Much more research is necessary to understand clearly how marijuana affects fertility, but it has long been rumored that marijuana can reduce men’s fertility. Some have thought that it was cannabis seeds in particular that affected men, however it was always conjecture. Now that more research is being conducted on how marijuana affects fertility, the research is more focused on women.
It seems that marijuana can cause some problems with a woman’s ability to produce viable eggs and can relax fallopian tube muscles. Do you think research may actually discover that cannabis based drugs could be developed that lead to a safer form of birth control?
Cannabis And Infertility: It’s a longstanding complaint that, when it comes to medical research, men’s bodies still represent a sort of norm against which women are considered a hard to understand deviation. The field of medical cannabis is no exception.
According to a 2013 literature review, the role of the cannabinoids in women’s reproductive health “has been poorly studied.” That’s despite the fact that we knew all the way back in 1973 that cannabinoid blood levels spike during ovulation and that a 2009 study established that the entire endocannabinoid system (ECS) is present and quietly active in the ovaries.
What little we do know, however, is probably something you don’t want to hear: The evidence “strongly suggests that [the cannabinoids] exert potent negative effects on the ovulatory cycle.”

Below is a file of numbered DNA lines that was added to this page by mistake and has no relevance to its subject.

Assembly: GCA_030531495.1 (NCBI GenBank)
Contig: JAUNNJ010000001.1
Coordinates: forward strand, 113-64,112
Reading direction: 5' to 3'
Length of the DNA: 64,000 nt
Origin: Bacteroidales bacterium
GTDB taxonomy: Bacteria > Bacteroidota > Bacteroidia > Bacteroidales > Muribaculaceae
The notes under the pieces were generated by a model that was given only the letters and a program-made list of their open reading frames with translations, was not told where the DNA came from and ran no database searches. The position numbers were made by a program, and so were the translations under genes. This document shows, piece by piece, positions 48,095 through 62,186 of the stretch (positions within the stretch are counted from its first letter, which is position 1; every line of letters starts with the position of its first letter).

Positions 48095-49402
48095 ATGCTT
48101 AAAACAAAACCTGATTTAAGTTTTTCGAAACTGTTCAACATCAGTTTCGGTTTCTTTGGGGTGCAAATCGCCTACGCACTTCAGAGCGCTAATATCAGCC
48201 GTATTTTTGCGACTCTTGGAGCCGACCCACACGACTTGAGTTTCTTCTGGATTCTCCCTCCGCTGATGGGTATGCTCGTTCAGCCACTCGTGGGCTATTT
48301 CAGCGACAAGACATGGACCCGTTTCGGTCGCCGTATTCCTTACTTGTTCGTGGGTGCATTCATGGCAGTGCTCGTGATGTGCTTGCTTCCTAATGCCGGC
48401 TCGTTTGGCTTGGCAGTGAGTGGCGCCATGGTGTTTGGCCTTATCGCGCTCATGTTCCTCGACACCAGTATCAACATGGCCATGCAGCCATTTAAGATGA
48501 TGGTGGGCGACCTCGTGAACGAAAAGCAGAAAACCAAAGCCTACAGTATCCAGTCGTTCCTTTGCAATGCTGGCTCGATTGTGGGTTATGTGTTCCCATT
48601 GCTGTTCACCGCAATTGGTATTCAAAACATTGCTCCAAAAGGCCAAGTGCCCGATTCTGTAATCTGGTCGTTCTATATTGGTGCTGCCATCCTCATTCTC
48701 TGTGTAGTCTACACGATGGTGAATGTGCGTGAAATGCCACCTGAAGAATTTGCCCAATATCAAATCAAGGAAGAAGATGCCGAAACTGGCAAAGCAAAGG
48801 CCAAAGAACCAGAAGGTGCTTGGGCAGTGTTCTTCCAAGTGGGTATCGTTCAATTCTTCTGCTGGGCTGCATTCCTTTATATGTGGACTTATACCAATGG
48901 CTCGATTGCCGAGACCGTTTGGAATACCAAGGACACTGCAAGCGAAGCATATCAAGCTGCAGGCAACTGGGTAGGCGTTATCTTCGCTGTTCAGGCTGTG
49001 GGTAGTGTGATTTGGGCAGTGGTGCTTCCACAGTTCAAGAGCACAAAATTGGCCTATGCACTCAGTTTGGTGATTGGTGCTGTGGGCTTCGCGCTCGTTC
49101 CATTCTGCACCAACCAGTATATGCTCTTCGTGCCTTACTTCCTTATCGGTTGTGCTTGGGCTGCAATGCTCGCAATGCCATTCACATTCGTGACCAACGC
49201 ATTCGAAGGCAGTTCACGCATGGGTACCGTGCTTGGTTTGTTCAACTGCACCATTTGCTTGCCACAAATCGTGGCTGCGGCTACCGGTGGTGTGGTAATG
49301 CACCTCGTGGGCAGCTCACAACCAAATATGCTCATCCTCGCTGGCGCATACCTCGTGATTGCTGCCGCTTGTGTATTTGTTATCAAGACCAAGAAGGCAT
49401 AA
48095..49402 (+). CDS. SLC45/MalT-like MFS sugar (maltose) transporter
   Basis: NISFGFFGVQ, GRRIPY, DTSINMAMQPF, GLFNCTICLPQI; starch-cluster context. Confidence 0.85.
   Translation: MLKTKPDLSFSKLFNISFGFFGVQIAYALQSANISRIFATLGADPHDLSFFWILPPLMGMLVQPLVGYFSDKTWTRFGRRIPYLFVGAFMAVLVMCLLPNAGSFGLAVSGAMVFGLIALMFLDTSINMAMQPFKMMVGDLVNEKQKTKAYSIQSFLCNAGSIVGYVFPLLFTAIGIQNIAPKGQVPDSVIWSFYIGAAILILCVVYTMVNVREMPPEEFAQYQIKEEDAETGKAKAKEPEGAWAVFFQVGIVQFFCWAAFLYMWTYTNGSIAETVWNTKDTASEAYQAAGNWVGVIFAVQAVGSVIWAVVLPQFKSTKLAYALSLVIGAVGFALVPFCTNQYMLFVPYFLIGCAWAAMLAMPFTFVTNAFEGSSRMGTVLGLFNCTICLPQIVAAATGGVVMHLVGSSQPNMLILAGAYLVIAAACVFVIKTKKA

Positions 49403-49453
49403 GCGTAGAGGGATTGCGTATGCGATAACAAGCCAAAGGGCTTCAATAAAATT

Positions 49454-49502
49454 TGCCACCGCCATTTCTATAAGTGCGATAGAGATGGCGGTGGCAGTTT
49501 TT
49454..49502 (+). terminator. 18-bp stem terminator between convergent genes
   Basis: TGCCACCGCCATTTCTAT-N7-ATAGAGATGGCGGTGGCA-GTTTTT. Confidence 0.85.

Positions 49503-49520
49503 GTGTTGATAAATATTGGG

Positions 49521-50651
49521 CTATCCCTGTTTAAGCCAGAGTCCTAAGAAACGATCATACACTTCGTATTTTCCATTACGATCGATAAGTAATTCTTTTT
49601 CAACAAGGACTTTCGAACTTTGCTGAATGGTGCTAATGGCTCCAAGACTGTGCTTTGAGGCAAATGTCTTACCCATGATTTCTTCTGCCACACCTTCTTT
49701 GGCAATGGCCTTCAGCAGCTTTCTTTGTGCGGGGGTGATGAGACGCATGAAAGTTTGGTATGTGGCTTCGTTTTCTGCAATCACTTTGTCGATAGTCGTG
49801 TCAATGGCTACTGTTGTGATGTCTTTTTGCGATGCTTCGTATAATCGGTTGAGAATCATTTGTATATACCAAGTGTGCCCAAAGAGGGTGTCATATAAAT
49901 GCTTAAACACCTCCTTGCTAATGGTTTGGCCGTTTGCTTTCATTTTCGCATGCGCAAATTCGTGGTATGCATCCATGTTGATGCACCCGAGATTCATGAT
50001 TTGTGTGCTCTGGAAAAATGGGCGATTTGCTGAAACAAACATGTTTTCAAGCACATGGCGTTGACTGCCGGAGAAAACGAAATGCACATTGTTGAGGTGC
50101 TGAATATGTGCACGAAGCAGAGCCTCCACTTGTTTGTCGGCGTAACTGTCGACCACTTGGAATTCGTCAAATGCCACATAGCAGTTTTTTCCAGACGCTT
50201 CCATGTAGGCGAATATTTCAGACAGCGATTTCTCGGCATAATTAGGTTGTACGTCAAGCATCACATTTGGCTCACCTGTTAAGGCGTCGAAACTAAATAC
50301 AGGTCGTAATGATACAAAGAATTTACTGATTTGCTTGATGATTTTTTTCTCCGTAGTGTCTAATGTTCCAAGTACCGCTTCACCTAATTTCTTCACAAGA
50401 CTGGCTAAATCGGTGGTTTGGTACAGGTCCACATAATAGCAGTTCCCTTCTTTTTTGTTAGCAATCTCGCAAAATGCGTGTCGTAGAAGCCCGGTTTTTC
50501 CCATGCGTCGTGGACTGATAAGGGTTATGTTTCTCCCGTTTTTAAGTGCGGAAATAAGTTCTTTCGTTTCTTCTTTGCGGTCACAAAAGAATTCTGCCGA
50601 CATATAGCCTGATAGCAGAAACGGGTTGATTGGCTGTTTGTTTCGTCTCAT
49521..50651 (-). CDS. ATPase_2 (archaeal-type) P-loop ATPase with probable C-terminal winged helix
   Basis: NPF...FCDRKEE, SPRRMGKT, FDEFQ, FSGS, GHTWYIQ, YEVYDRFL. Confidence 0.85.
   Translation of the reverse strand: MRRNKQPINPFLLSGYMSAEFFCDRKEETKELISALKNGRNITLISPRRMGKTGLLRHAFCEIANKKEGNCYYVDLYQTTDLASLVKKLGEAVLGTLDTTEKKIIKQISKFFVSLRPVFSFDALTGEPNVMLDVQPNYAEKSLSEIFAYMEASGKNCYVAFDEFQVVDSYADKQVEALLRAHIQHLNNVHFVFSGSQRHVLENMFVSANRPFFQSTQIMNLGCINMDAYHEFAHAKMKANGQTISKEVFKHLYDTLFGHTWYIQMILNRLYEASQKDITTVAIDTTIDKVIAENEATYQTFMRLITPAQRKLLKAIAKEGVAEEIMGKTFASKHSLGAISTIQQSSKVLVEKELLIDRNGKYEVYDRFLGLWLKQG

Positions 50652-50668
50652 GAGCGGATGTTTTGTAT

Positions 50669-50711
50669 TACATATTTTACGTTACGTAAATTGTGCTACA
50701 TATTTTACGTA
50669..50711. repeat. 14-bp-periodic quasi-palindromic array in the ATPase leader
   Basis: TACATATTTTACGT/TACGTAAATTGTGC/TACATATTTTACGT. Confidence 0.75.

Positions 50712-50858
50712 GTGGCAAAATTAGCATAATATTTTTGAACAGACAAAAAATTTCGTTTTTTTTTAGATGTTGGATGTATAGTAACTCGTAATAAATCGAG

This is backed by mouse-tissue studies showing that THC inhibits ovulation and egg production. In real-human life, marijuana users have proven to be not so successful at IVF—they have poorer quality eggs and lower pregnancy rates than non-users. But how does that translate into a woman’s chances of becoming pregnant? Read on.
It also seems that the ECS also plays a role in creating—or, rather, as the evidence shows, impeding—the tiny contractions that help propel an embryo out of the oviduct and into the uterus. This makes intuitive sense because we’ve seen that marijuana has an anti-cramping and anti-convulsive effect in other arenas, such as in Crohn’s disease and epilepsy. In those cases, however, a dampening of muscle action is exactly what we want. If you want to have a viable baby, though, you want muscular fallopian tubes contracting away at full bore.
While at least some researchers conclude that unraveling the riddle of the ECS may be “an important task for researchers dealing with diseases of the female reproductive system,” as far as fertility goes, the news is not great.